We spent 3 hours at Pamukkale through an organised tour but as it is unique we decided it deserved a page of its own.
Due to tectonic, rather than volcanic activity there are many hot springs in this area. The water is calcium rich and as it trickles down the mountain side it forms calcium ridges filled with azure blue water. As a tourist attraction it doubles up with Hierapolis; a world UNESCO heritage site which is adjacent to Pamukkale and includes the Tomb of the Apostle. If ancient history is your thing you would definitely be in your element here!
We had already seen so many ruins, relics and remains in Turkey we were mainly there for the pristine white landscape and blue pools and whilst we admired the history we decided to spend our time in the pools!
The highlight for us was the antique pool; some tourist brochures describe this as Cleopatra’s Pool from which she allegedly gained eternal youth; but as our tour guide pointed out there is no evidence that Cleopatra ever visited the area. They prefer to call it the Antique Pool because whether Cleopatra was ever there or not, it is evidentially very old.
We paid 100 Turkish lira each to swim in the antique pool; it was certainly a unique setting and Nigel particularly enjoyed underwater swimming beneath a fallen column. The entry cost did mean that you could only enter the pool once; if you wanted to get out and have a drink or for example visit the toilet you had to pay again.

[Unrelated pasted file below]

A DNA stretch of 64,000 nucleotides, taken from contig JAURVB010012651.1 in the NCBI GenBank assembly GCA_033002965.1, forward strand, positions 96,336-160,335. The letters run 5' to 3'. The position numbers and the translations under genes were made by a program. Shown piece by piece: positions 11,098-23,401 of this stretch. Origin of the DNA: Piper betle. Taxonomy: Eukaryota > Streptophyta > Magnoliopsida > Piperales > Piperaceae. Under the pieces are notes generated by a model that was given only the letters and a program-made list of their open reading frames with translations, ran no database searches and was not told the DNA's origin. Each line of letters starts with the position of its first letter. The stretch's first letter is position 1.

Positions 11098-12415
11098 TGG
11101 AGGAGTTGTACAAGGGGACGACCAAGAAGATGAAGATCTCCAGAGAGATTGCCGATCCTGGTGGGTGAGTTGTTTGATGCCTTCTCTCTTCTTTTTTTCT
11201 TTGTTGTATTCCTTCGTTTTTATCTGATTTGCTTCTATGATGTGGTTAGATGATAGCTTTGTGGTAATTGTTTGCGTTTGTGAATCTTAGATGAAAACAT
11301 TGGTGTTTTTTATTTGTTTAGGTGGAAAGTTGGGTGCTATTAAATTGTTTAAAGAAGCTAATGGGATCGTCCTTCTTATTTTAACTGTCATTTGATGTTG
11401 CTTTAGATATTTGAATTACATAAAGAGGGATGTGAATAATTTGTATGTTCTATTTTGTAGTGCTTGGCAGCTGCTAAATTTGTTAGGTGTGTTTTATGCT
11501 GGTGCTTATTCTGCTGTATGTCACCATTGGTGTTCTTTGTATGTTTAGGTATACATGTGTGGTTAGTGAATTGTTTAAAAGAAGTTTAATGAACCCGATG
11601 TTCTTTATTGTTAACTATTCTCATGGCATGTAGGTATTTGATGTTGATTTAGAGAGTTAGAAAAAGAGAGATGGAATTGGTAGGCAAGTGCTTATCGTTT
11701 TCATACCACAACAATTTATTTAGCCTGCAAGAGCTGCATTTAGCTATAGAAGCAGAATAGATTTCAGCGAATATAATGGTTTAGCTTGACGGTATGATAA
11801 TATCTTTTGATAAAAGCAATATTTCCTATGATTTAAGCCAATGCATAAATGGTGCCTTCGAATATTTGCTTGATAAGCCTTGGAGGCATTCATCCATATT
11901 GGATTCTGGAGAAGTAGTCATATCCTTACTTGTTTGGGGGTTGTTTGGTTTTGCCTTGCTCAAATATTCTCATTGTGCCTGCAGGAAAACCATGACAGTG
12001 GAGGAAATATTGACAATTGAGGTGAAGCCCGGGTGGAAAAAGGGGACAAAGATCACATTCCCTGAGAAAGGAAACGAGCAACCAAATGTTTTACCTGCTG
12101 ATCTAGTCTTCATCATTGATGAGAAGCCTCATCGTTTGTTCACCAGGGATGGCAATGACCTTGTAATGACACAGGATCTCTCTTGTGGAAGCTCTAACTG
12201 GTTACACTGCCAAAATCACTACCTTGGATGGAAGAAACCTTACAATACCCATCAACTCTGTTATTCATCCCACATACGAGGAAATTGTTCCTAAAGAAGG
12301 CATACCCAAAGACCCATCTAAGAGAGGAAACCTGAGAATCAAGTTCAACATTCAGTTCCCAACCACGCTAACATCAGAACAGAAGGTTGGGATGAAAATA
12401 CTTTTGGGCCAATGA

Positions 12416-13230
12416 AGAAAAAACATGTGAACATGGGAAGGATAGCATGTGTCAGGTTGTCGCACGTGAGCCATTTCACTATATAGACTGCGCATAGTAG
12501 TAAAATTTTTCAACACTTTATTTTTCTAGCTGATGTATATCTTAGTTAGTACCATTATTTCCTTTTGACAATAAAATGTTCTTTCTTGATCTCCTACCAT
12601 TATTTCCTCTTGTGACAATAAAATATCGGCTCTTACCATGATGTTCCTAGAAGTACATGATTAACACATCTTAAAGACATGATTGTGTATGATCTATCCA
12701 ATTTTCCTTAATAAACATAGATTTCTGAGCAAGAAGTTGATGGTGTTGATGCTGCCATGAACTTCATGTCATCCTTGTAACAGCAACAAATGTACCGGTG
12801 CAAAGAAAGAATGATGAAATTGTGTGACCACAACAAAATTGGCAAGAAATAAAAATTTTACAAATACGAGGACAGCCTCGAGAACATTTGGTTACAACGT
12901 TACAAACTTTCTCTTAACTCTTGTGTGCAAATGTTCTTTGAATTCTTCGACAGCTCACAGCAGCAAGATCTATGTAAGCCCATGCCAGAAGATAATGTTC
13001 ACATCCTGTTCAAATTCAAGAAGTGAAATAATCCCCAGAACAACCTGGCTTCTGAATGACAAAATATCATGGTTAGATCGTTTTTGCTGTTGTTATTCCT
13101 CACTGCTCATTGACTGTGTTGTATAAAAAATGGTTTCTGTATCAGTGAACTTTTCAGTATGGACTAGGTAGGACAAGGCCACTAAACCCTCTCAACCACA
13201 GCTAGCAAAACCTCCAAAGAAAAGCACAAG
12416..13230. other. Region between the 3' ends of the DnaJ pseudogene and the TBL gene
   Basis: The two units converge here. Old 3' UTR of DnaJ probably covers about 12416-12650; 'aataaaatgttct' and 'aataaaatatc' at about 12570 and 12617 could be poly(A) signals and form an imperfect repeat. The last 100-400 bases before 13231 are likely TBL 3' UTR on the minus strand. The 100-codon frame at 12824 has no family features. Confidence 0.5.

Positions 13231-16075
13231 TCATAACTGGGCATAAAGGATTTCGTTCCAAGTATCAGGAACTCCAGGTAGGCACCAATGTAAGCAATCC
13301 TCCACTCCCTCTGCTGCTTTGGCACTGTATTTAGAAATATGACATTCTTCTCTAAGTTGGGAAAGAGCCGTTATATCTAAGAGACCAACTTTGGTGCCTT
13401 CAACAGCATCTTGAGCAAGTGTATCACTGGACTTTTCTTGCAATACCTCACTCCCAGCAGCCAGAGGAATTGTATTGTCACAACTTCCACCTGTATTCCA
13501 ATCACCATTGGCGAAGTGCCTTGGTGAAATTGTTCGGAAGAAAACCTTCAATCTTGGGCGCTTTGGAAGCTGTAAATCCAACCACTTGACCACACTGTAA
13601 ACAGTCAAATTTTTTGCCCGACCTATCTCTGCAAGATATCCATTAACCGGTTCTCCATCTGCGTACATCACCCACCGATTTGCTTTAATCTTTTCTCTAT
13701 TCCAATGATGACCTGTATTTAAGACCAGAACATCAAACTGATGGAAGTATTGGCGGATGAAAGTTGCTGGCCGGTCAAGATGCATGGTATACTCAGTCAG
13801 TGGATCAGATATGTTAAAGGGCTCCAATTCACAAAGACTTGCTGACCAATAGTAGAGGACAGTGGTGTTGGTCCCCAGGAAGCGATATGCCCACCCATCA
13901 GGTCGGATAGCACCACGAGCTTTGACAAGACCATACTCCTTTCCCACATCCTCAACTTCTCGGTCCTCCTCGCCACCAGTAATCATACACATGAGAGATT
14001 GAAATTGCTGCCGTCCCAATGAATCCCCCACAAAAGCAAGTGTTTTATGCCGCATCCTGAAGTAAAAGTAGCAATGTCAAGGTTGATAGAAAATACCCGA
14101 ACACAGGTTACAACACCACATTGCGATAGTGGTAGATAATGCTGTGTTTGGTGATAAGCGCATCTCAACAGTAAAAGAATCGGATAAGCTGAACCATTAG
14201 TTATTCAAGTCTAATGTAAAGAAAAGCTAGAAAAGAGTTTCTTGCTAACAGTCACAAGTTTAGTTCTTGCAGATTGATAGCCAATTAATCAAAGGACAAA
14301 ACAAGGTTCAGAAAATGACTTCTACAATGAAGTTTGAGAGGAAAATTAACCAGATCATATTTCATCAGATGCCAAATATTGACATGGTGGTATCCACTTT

Swimming in the water was a lovely experience as there were natural springs which resulted in carbonated bubbles rising from below the surface; however there was also some green algae type debris in the water. Just to note if you are planning on swimming in the antique pool consider taking hard soled swimming shoes due to the fallen columns and rocks under the water. You had to be very careful to shower well afterwards; otherwise you would end up with green stained swimwear as happened to Carol. Also, after you had paid an entry fee you could obtain a locker for 10 tl. This was refundable and allowed you to leave the pool and visit the calcium falls without further charge which is what we did.
Our visit was at the suggestion of Uncle Keith, and was arranged through an agency from Antalya; in hindsight we would have arranged to do this tour from Fethiye which was 50km nearer. The tour itself was very long with picks ups and drop offs and we unfortunately were the last ones to be dropped off; a full hour and a half after the first people. It made for a very long day and any stops we had were in pre arranged tourist hotspots where for example a box of turkish delight was sold for 5 euros, when the same box was available in local supermarkets for 60p.
In summary we did enjoy our time at Pamakkale; however if the opportunity came up again we would definitely recommend hiring a car and driving yourself. It is a picture perfect place to visit and is very popular with young people and families alike. If you search hashtag #pamukkale on Instagram examples can be seen. We had a lovely time there but for us the travelling far outweighted the time there. Travelling from Antalya took 12 hours, from 8am to 8pm; however we were only at the site for 3 hours. If you are near the area please do give it a visit; the landscape is unique and the pool like nowhere else on earth.